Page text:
If you have a Makefile.PL, either because you are using ExtUtils::MakeMaker, or because you are using Module::Install you do the following to created the distribution:

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Firs of all you run:

perl Makefile.PL

this will check if all the dependencies are installed and if all the files listed in the MANIFEST file were included. Then it will generate the Makefile itself without any extension.

Then we run

make

part of the "C toolchain". If the module is partially based on C os XS, this will compile the necessary code. Then it will copy all the necessary Perl files to the blib/ directory. (blib stands for build lib).

Then we run

make test

this will run all the unit- and other automated tests.

Then here comes the command that will create the MANIFEST file from all the files in the development directory excluding the files that have a matching entry in MANIFEST.SKIP file. This command is only needed if you maintain the MANIFEST.SKIP. If you maintain the MANIFEST file manually then you would not run this command.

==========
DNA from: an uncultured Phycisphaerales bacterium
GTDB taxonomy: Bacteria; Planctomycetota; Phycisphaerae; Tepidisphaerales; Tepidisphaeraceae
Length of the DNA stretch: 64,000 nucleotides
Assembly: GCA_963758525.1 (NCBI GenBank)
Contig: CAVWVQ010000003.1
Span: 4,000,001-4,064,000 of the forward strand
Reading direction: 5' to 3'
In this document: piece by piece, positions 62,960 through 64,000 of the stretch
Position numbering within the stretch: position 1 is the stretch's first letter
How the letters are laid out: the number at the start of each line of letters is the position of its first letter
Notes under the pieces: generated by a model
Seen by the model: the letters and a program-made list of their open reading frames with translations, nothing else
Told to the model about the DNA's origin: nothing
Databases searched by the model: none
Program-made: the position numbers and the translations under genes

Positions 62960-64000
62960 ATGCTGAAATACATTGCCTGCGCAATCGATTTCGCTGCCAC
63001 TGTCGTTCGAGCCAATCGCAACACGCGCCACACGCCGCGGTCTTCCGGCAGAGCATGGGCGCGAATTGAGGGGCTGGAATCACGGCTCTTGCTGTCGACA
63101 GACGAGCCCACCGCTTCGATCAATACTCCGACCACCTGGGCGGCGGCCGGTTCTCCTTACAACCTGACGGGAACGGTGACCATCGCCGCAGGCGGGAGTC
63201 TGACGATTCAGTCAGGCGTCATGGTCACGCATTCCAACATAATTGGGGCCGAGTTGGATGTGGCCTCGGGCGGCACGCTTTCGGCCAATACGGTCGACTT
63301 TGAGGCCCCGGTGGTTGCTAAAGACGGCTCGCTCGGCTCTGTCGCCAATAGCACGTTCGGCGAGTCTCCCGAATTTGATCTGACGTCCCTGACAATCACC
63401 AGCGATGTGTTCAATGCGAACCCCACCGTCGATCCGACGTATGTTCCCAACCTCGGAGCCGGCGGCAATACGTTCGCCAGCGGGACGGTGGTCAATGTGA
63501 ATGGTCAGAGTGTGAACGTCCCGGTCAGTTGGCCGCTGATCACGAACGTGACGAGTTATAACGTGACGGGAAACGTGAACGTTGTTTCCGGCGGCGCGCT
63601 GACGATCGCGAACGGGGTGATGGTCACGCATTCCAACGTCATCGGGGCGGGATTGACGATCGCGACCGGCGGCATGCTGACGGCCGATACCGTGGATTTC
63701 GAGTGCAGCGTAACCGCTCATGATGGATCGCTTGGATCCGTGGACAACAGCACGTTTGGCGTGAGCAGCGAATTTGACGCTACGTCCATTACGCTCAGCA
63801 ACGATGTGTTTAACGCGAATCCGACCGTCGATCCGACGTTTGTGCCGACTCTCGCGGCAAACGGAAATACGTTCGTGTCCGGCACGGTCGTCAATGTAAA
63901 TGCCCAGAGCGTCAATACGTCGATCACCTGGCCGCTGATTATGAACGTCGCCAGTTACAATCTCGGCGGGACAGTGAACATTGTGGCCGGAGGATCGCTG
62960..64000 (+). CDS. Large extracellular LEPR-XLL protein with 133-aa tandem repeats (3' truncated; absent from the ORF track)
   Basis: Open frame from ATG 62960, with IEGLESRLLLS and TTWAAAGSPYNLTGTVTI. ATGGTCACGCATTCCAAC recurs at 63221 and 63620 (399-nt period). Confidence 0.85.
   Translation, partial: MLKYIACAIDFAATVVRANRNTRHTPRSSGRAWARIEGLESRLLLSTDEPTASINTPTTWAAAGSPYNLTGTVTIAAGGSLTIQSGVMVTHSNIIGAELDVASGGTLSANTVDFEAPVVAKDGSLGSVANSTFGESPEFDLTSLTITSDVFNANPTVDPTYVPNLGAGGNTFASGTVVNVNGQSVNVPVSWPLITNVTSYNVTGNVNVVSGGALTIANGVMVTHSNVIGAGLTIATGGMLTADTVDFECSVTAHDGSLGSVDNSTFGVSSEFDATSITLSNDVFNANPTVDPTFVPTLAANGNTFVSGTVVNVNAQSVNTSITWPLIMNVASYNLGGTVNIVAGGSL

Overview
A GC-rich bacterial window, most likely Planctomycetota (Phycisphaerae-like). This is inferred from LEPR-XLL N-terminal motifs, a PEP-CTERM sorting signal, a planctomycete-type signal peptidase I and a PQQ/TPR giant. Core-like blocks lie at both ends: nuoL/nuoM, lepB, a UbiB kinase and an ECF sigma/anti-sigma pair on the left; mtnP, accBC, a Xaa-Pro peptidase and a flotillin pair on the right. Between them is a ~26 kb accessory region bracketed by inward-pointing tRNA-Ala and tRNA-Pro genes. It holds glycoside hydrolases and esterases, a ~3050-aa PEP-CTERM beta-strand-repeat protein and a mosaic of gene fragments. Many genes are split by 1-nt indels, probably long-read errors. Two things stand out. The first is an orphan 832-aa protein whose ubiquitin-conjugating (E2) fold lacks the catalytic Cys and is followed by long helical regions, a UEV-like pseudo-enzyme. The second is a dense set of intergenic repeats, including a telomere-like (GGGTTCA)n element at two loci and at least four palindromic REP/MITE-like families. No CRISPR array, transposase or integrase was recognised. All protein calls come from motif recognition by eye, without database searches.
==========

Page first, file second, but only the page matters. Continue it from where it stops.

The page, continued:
make manifest

Then

make dist

will take all the files listed in the MANIFEST file, copy them to a special directoy with the name and the version number of the distribution and then create a tarball (a .tar.gz file) from that directory.

This is the file you'd upload to PAUSE if you wanted to distribute it via CPAN, or that's the file you'd distribution in your in-house CPAN repository, or just send it to your clients and users.

Installing the module

When installing the module the first 3 steps are the same:

Perl Makefile.PL
make
make test

but then instead of the other 2 steps you'd just run

make install

that would install the module in the right place.

On MS Windows, instead of make you'd probably have either dmake or nmake depending the toolchain you have.